Recovering Faster from Training. With Food. Not Powders.

Energy Bars.  Protein Shakes. Freshly squeezed juices from the cafe at the gym.   How many other workout recovery foods and drinks can you think of?

My introduction into this category of sports nutrition dates back more than two decades.

Think early 90’s, circuit training on selectorized fitness center machines and more sessions on the stair master than anyone needs to do… ever.  I first tasted a Power Bar in 1993.   They were being sold at the Gold’s Gym I was a member of and I vividly recall how decadent it felt to eat half (yes, only a half) of one of the two choices of their 230 calorie, stickier than chewing gum yet somehow delicious Chocolate or Malt Nut flavor which was their sole offering at the time.

High in protein, low in (what we thought at the time was bad-for-us) fat, with just the ‘right amount of carbs’ to recover with, it seemed to cover all the bases that an athlete (or regular gym goer) could possibly want at the time.

Fast forward to today, and the sports nutrition category is one which is just a tad more vast and lucrative, to say the least; the sports nutrition category is collectively worth an excess of $16 billion.

Sports protein powders make up 70% of that,  and the remainder is divided between $2.5 billion for energy and nutrition bars, $6.9 billion in the sports drink category (1).

And while we’ve certainly seen tremendous advances in sport and technology, how much of this impressive human performance is connected to the increased consumption of creatine monohydrate, whey protein isolate and powdered branched chain amino acids, the three best sellers of all in the sports nutrition category (2)?

Further, what was an athlete or regular exerciser to do if he or she happened to be training and competing prior to the introduction and subsequent explosion of ‘sports nutrition’? Or, going back a few more generations, simply doing physical labor just to survive on a daily basis?

It’s fair to say they weren’t racing home and making concoctions in their blenders using an array of powders and potions, often far too high in sugar and refined food by-products, let alone stopping at the juice cafe at their gym for a customized, $18 smoothie.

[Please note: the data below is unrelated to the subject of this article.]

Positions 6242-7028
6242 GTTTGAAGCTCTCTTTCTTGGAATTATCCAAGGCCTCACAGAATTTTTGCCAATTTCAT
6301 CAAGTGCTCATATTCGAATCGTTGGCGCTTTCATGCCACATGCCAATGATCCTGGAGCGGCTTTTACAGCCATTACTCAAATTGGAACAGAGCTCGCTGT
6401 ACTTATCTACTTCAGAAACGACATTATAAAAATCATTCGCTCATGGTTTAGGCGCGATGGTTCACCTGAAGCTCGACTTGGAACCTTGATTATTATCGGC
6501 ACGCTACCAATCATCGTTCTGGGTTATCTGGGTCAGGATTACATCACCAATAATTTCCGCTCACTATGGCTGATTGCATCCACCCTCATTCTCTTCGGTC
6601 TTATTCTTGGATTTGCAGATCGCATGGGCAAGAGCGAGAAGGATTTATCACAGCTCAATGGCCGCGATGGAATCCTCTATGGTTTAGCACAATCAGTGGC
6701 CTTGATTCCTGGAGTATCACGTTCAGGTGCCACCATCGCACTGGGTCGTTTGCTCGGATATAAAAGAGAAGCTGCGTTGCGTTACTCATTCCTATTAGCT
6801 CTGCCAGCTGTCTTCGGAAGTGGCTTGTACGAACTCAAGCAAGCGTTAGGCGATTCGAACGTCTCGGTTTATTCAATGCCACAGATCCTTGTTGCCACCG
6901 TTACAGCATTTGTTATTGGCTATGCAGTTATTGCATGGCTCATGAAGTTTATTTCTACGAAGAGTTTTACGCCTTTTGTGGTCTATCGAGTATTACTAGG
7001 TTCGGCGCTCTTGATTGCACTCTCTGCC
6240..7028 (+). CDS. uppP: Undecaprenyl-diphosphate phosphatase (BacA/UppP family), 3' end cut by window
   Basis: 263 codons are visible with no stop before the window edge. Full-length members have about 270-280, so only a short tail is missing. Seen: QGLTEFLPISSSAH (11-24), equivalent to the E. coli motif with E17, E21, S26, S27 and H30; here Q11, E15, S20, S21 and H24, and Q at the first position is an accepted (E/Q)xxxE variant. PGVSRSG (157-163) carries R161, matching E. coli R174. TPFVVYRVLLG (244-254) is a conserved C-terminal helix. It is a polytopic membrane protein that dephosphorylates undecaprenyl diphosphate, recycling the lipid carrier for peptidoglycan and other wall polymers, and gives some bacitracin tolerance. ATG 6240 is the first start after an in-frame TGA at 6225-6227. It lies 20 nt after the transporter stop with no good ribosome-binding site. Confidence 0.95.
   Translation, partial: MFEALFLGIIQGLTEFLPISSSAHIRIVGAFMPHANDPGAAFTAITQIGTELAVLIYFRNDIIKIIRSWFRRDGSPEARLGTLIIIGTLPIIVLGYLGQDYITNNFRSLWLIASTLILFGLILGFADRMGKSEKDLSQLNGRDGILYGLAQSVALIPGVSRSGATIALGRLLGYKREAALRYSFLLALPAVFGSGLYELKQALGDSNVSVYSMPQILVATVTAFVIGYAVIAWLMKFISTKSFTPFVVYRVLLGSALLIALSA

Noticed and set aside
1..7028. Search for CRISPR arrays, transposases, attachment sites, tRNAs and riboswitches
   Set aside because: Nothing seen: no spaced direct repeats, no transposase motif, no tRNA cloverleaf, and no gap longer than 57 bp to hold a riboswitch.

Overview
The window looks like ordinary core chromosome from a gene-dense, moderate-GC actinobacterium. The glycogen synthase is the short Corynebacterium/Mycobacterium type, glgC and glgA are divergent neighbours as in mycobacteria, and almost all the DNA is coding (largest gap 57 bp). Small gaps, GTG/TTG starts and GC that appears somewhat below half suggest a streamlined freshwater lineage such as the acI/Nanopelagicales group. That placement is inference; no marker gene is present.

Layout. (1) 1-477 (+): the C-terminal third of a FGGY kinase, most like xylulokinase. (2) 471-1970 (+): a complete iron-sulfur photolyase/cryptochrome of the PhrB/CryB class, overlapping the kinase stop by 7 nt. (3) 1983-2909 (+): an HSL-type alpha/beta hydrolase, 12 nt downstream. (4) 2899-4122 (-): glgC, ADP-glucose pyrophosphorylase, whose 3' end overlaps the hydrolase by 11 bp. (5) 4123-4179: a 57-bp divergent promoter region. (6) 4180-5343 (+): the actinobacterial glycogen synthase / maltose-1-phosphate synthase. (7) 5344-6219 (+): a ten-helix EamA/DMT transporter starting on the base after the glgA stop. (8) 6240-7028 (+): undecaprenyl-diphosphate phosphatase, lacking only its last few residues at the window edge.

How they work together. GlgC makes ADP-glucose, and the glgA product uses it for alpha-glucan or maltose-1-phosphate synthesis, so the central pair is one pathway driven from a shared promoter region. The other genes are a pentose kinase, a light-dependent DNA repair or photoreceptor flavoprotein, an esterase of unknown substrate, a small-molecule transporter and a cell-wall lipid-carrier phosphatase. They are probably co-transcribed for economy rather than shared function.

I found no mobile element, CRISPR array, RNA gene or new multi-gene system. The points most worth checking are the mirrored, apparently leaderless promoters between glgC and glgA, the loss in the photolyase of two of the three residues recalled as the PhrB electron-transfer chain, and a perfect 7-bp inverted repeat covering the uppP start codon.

So why should our current model be any different today?

It doesn’t have to be; we are actually far better served if we shift away from our reliance on the convenience of a protein in a powdered form and packaged, processed sports nutrition products as a whole and move toward a whole food based approach, not only for exercise, training and performance in racing, but in day to day living.

That, coupled with a move away from also relying too heavily on carbohydrate as our fuel and training our body to use fat in its proxy are two key components of not only creating a model which will allow our bodies to recovery more quickly from training, but to decrease the chances of developing inflammation in our guts, which is the root cause of most illnesses we see today.

The best recovery drink of all is not one which in which we carefully measure out 4 grams of processed carbohydrate for every 1 gram of processed protein, then blend into a smoothie and force ourselves to consumer within that precious 15 minute window after doing even the shortest of cardio sessions, not to mention after an ironman training effort.

Consider, instead, a model in which a person is training in a fasted state, using fat as his or her primary fuel source.  There’s no risk of gastric upset as there’s nothing in the stomach to cause any potential problem.  The body will learn to tap into its own body fat as its fuel, to make the ketone bodies it needs as well as the small amount of glucose being demanded by the brain.  Once the workout is over, since the body wasn’t using carbohydrates in the first place, there’s no urgency to hurry up and get those carbs back into the body.

However, this is not to suggest that one needs to do nothing to allow their body to recover from a strenuous effort.   Consuming a clean, pure, fresh source of some type of liquid, in order to facility more rapid absorption into what will by default be at least a moderately dehydrated body, which is a rich source of collagen, amino acids and protein would be ideal.

Something like… bone broth!

Bone Broth can serve a very useful purpose in the diet of an athlete. After a workout, you need to replace electrolytes, hydrate, and provide your body with a source of protein. The collagen and glycine may help soft tissues recover, and its consumption will be supporting your digestive and overall immune health (3).

Far more palatable than a powdered based shake, bone broth can be consumed hot or cold, and jazzed up to your heart’s content.

On a hot, summer’s day, there’s nothing better after a long, sweaty run than an ice blended bone broth, a squeeze of lime and freshly shaved ginger, served in a salt-rimmed glass (go ahead, throw in an umbrella!).

Or after a morning swim in the cold, dark winter mornings, how perfect does a steaming hot cup of broth with chili flakes, turmeric for its natural anti inflammatory properties and freshly ground pepper?

Food is medicine; we find everything we need from nature and what we don’t consume in its most pure state, we benefit most from if the fewest steps are taken in the process of going from growing, running or swimming in its original state to when and how it lands on our plates.

Does this mean there’s never room for ‘sports nutrition’ products?

Not by a long shot.

Just keep real, whole food as the mainstay of what you’re eating, whether your performing as an athlete, an executive or a busy parent, and your gut as well as overall well-being will be best served.

  3. Dr. Kevin Sprouse, MD, Cannondale Drapac Pro Cycling Team,  Podium Sports Medicine,Knoxville, TN.